Feb 24th: Up at dawn and started with the cranes at Higashi Kantaki which is situated on the other side of the river compared to the minshuku. We saw all six species of cranes from the same spot. After having spent much of the late morning at the pools, reed-beds and fields near the crane observatory and found the targets Chinese Penduline-Tit and Chestnut-eared Bunting. Around midday we followed the Takaono river upstream south from Route 3 in search of Crested Kingfisher but with no luck. We also tried to access another river along Route 328 but with the same poor result. Instead, we turned north to Yatsushiro in search of Saunders´s Gulls at Minami river mouth. Arrived the mudflats at 14.30 and spent about an hour watching gulls while the tide came in. We found at least four Saunders´s in immature plumage and two adult breeding plumage Great Black-headed Gulls as well as a couple of 'Heuglin´s' Gulls.
The late afternoon and early evening was spent driving across Kyushu to the east coast. It took us about 3 hours between Yatsushiro and Kadogawa, with a quick stop at river Oya where we were very fortunate to find both Brown Dipper and Crested Kingfisher before sunset.
We arrived at Kadogawa in the evening and scouted the area for next mornings search for murrelets. Later we checked in at the Onsen with the full setup of dinner, tatami carpets and a hot bath.
Feb 25th: Left the Onsen long before sunrise in order to position ourselves at the harbour. We did not have to wait long before a Japanese Murrelet flew in and started to feed just next to us. As we were uncertain about the driving time to Miyazaki airport, we left Kadogawa already at 7.30. As it turned out we had plenty of time for the driving south along the coast. Caught the flight from Miyazaki at 11.30 and arrived Tokyo Haneda at 13.00 and took another flight north to Kushiro on Hokkaido where we landed at 16.35. This transfer was quite a change as we basically left the palm-trees on Kyushu and saw a snow-covered landscape on Hokkaido. After a quick process at the car rental office we were soon heading east through Kushiro towards Nemuro Peninsula. It took us about two hours from the airport to Hattaushi Bridge at KM 100(which is the official spot to look for Blaksiton´s Fish-Owl). We spent some time looking and listening for the owls but eventually gave up and continued to the minshuku at Lake Furen where we were welcomed by Mr Matsuo.
Feb 26th: Started at Hattaushi Bridge with an excellent predawn duetting pair of Blakiston´s Fish-Owls as well as an Ural Owl. Dawn then saw us at the edge of Lake Furen where small numbers of both Sea-Eagles were roosting in the lakeside trees. The weather was clear, calm and cold, about -15 C as we walked out on the snow-covered lake. Adult Steller´s Sea-Eagles performed brilliantly, both perching and flying over as well as sitting on the ice. After this eagle fiesta we returned to the minshuku for a delicious breakfast before continuing east towards the tip of Nemuro Peninsula, i.e. Nosappu Misaki. This proved to be another highlight of the trip; completely calm, sunshine, masses of sea-ice that drifted past and created an about 1 km wide area of open water, which held loads of interesting species. Numerous Black and White-winged Scoters, Harlequin and Long-tailed Ducks, a Yellow-billed Loon and most fantastic 7 species of alcids!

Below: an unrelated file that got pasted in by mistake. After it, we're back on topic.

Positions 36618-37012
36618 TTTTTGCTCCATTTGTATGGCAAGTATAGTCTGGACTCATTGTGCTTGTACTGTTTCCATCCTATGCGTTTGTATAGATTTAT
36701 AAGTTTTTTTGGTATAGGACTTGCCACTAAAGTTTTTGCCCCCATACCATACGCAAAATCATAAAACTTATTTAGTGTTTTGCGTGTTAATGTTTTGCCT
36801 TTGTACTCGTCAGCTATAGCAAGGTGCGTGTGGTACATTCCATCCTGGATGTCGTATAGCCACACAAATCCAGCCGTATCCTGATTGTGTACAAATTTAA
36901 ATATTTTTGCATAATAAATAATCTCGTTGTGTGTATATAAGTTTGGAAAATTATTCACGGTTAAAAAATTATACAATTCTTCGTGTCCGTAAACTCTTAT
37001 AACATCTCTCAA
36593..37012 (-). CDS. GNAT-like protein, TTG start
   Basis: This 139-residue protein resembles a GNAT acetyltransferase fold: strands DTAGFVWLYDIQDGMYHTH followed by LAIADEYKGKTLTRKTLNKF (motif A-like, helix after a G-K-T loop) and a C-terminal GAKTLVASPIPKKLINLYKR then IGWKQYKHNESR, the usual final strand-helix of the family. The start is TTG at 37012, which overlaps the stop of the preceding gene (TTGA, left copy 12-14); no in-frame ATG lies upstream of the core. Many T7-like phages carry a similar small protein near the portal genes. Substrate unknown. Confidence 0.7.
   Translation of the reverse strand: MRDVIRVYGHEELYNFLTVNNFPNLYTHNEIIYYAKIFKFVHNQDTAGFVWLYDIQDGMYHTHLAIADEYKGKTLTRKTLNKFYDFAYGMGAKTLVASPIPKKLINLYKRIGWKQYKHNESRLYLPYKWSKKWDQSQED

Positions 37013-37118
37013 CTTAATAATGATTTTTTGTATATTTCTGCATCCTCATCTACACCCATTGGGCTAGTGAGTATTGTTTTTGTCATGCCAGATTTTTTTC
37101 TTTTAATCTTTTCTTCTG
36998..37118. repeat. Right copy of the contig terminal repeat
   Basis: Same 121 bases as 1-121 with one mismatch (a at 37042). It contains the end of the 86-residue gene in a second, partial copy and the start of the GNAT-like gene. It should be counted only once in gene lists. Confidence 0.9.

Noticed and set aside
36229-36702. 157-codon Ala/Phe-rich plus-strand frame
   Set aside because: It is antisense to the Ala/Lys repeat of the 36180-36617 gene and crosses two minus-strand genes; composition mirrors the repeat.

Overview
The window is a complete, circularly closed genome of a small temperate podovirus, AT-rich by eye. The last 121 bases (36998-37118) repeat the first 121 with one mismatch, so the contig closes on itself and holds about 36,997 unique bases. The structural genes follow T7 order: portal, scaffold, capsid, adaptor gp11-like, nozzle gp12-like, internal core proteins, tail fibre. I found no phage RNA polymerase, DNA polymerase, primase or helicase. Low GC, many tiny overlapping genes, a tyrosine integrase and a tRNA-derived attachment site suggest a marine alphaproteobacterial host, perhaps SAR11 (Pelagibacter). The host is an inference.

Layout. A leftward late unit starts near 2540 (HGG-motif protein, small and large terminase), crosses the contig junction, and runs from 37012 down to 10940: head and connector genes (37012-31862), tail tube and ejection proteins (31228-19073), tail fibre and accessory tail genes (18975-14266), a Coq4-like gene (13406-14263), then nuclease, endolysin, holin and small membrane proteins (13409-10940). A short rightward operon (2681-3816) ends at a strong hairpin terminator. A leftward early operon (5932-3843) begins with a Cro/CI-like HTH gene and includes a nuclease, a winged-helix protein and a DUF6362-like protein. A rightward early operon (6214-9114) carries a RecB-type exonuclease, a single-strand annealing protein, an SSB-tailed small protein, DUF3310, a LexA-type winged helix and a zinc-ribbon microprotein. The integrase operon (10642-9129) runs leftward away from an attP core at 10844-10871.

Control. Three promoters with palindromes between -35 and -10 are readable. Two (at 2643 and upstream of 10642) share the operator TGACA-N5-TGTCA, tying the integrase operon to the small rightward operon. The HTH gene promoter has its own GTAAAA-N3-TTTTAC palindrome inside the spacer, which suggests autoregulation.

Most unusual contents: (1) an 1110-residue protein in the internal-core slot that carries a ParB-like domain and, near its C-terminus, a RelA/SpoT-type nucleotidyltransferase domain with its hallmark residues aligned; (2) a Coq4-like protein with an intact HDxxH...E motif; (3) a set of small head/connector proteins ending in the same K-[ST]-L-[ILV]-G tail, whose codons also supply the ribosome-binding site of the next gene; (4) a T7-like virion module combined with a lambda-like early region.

Having enjoyed this spectacular sight, we headed back west along the south side of the peninsula and soon reached Ochiishi Misaki. This is another small peninsula pointing to the south with a lighthouse at the tip, requiring a short walk through a patch of forest. There was no sea-ice on this side and far fewer birds here, although a few Red-faced Cormorants were seen well. We also stopped twice at the earthy slope next to the harbour trying to find Rosy-Finches, but with no success.
Later in the afternoon we tried to find a couple of farms that hosted single wintering Red-crowned Cranes. In spite of communication problems we found the farms and got the information that yes, indeed they had the cranes in their backyard, but it was totally impossible to relay a message that we wanted to see the birds. We eventually gave up and went to Hattaushi Bridge for another go at the Fish-Owls where we were again rewarded with close by duetting, but alas no birds seen.